Senate debates

Thursday, 13 September 2012


Environment Protection (Beverage Container Deposit and Recovery Scheme) Bill 2010; Second Reading

11:06 am

Photo of Scott LudlamScott Ludlam (WA, Australian Greens) Share this | Hansard source

I rise to close the debate on the Environment Protection (Beverage Container Deposit and Recovery Scheme) Bill 2010 but it is with no great pleasure that I do so. This bill is, from memory, the first one that I introduced when I arrived here in 2008. Today on the basis of the rather lacklustre contributions from the other parties, with the honourable exception of Senator Xenophon, I have no expectation that the bill will be carried. Of course that is not the end of the story. This is a very popular scheme. It is nice to have Senator Crossin chairing us because, if she had been able to take part in the debate, she would be able say that the NT government had dug its heels in, stuck to its guns and introduced a scheme for container deposits—the second jurisdiction in the country to do so against a fierce attack by the beverage industry. I will talk a little bit more this morning about how that is playing out on the national stage.

To his great credit, Chief Minister Henderson issued one of the most sharply worded press statements I have ever seen from any minister's office anywhere telling Coca-Cola Amatil by name to back away from the kind of bullying countercampaign that they have run. I will describe in a little detail this morning exactly how audacious the beverage industry has become, or I should say to be accurate: some sections of the beverage industry. There are a couple of companies—in fact half the industry, you could say—that has stayed out of the grubby attack on this extremely popular scheme.

This is a bit reminiscent of the way the debate around a national feed-in tariff has played out: an extraordinarily popular initiative that has been proven to work in jurisdictions elsewhere that has been attacked by some sections of industry and now we are getting a patchwork of schemes getting set up all over the place. In the case of a feed-in tariff, the Australian Greens have a bill that would provide for a nationally consistent scheme, which is what some sections of industry, quite rightly, are asking for. In the case of a container deposit system, again we believe there is room—and a very strong case—for a nationally consistent scheme so that industry knows where it stands, as do the public. But instead my colleagues in state and territory parliaments around the country are getting consistent container deposit schemes. My colleague Robin Chapple has a bill in the Western Australian parliament that would provide for it in WA if Canberra cannot be bothered to pick up the campaign. So we are likely to end up with a patchwork of schemes. We believe a nationally consistent approach is the right one.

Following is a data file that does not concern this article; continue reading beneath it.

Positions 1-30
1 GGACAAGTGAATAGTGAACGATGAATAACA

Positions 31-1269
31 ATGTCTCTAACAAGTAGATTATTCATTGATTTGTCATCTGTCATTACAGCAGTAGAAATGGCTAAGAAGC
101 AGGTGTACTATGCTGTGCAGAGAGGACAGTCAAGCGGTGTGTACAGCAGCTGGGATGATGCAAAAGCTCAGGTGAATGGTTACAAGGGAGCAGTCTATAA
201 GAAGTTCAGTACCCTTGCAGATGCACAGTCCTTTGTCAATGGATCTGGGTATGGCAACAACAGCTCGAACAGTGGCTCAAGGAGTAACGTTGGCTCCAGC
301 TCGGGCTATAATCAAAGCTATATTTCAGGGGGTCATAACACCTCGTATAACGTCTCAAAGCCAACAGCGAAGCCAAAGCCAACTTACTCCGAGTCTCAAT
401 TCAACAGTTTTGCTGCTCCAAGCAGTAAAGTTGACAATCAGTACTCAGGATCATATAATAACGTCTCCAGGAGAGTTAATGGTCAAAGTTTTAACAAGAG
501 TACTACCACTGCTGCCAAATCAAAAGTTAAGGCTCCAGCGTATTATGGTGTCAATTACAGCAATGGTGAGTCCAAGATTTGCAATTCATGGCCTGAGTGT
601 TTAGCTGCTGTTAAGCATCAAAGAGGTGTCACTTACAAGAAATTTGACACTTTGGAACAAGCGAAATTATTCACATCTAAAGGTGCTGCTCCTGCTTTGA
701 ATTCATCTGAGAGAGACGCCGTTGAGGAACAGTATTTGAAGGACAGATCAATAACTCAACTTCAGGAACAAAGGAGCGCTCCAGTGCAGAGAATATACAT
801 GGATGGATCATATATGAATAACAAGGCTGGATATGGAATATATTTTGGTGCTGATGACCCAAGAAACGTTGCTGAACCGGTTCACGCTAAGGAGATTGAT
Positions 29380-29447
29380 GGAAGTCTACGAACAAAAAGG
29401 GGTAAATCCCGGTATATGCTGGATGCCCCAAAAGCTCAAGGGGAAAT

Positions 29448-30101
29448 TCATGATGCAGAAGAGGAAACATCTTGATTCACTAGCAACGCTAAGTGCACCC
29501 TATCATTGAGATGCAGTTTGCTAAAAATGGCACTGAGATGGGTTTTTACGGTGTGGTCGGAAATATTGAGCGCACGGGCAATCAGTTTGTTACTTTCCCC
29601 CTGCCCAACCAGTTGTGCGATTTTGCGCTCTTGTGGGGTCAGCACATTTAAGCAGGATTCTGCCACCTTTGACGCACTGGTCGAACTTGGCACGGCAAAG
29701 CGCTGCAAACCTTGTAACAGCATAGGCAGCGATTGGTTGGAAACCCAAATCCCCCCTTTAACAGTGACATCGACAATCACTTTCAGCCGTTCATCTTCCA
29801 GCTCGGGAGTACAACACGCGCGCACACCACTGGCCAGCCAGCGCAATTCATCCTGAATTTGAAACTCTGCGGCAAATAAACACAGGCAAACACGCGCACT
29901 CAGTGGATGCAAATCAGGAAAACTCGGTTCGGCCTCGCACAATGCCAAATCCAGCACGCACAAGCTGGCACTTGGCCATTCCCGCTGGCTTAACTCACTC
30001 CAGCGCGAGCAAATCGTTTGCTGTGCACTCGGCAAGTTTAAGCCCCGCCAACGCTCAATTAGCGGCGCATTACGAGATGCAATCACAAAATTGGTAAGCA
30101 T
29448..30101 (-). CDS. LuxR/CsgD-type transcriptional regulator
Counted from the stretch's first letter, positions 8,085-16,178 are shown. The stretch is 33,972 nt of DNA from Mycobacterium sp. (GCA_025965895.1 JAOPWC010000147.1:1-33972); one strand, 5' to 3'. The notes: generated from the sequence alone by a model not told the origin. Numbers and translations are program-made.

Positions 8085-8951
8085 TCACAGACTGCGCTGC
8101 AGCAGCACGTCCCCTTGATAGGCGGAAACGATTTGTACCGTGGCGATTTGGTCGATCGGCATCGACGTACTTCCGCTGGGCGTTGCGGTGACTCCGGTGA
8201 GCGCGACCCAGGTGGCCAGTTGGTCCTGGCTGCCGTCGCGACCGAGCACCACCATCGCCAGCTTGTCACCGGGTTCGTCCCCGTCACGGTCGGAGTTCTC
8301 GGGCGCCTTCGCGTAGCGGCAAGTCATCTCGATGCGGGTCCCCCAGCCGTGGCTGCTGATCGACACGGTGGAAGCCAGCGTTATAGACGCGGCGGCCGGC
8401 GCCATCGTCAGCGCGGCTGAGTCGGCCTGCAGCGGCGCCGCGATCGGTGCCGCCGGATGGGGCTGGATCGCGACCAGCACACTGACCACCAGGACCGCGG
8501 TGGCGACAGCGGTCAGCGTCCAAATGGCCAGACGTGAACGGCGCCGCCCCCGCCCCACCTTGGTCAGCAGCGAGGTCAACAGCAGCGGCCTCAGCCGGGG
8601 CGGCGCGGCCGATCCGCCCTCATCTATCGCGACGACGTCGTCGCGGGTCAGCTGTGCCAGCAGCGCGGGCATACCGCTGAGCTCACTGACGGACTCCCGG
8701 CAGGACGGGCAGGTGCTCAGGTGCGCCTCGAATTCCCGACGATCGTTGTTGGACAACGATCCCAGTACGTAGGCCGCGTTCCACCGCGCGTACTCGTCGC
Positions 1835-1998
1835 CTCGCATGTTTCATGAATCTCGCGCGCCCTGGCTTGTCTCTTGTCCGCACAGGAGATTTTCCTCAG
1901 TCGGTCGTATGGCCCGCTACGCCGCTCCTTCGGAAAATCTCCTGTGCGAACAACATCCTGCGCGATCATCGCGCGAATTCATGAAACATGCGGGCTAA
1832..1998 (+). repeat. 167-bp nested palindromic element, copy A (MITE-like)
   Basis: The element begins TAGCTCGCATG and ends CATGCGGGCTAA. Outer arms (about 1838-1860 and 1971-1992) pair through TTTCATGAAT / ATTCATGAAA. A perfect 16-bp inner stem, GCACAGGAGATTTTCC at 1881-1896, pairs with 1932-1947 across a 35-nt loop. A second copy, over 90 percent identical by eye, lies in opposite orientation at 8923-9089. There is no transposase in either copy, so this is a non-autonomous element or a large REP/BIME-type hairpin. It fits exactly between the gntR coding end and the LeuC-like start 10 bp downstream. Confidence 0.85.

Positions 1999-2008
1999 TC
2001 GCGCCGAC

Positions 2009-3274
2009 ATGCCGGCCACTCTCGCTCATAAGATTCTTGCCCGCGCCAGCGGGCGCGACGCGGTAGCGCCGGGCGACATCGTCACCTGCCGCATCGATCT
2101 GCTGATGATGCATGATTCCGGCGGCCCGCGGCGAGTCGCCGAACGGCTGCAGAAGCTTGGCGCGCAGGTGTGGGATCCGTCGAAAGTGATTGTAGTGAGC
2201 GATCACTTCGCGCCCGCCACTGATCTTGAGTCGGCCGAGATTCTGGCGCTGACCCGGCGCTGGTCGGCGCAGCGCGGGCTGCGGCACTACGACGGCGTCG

Sections of the beverage industry led by Coca-Cola Amatil have a fourfold strategy of undermining the case for container deposit schemes. One of the Labor senators said before: 'This is not what people want.' Actually, they do. Consistent polls show 80, 90 per cent or even into the high 90s support for a container deposit system, partly because we have seen it working in South Australia since the 1970s; we know that it works.

The fourfold strategy is to delay, confuse, attack and then rort—and we are seeing this played out absolutely beautifully at the moment by the beverage industry. The delaying strategy is very well known, and I have spoken of it extensively before. We saw government senators struggling to stay awake as they described the RIS process, which Senator Farrell, who has just joined us, is intimately familiar with. People just roll their eyes when they realise what the scheme has had to go through. It is the regulatory equivalent of holding a pillow over somebody's head. They have decided to try and smother the scheme in various forms of regulatory impact statements in order to delay it for as long as possible. Delay, delay, delay—tie it up in the kind of brown tape that we have seen industry use in order to delay, for example, the rollout of successful renewable energy incentive schemes.

Delay has been reasonably successful but, as some government senators have pointed out, we are seeing some slow progress through COAG—achingly slow, but it is occurring. So industry has moved to stage 2, which is to try and confuse the debate and introduce data into the process to try and poison the economic models that are used to assess in a regulatory impact statement which scheme is better, which is better value for money, which is likely to be more successful. For example, you could see—if you want to read it in this way—the RIS claiming that a CDS would cost $1.4 billion. That sounds like a lot of money—of course it is a lot of money; anything is with a 'b' in front of it. However, that is over 20 years, so it averages out, even if you believe that cost, at about $70 million a year. Here is where it gets interesting: the industry has been very happy to make sure that these figures include participation costs or inconvenience costs, which is an imaginary number. It is a made-up number to try and quantify the inconvenience of walking out to the kerb and sticking the can in a bin. That has amounted to $22 million a year—that is unbelievably misleading and deceptive to introduce an imaginary number to try and tip the financial scales in these spreadsheets against a container deposit scheme.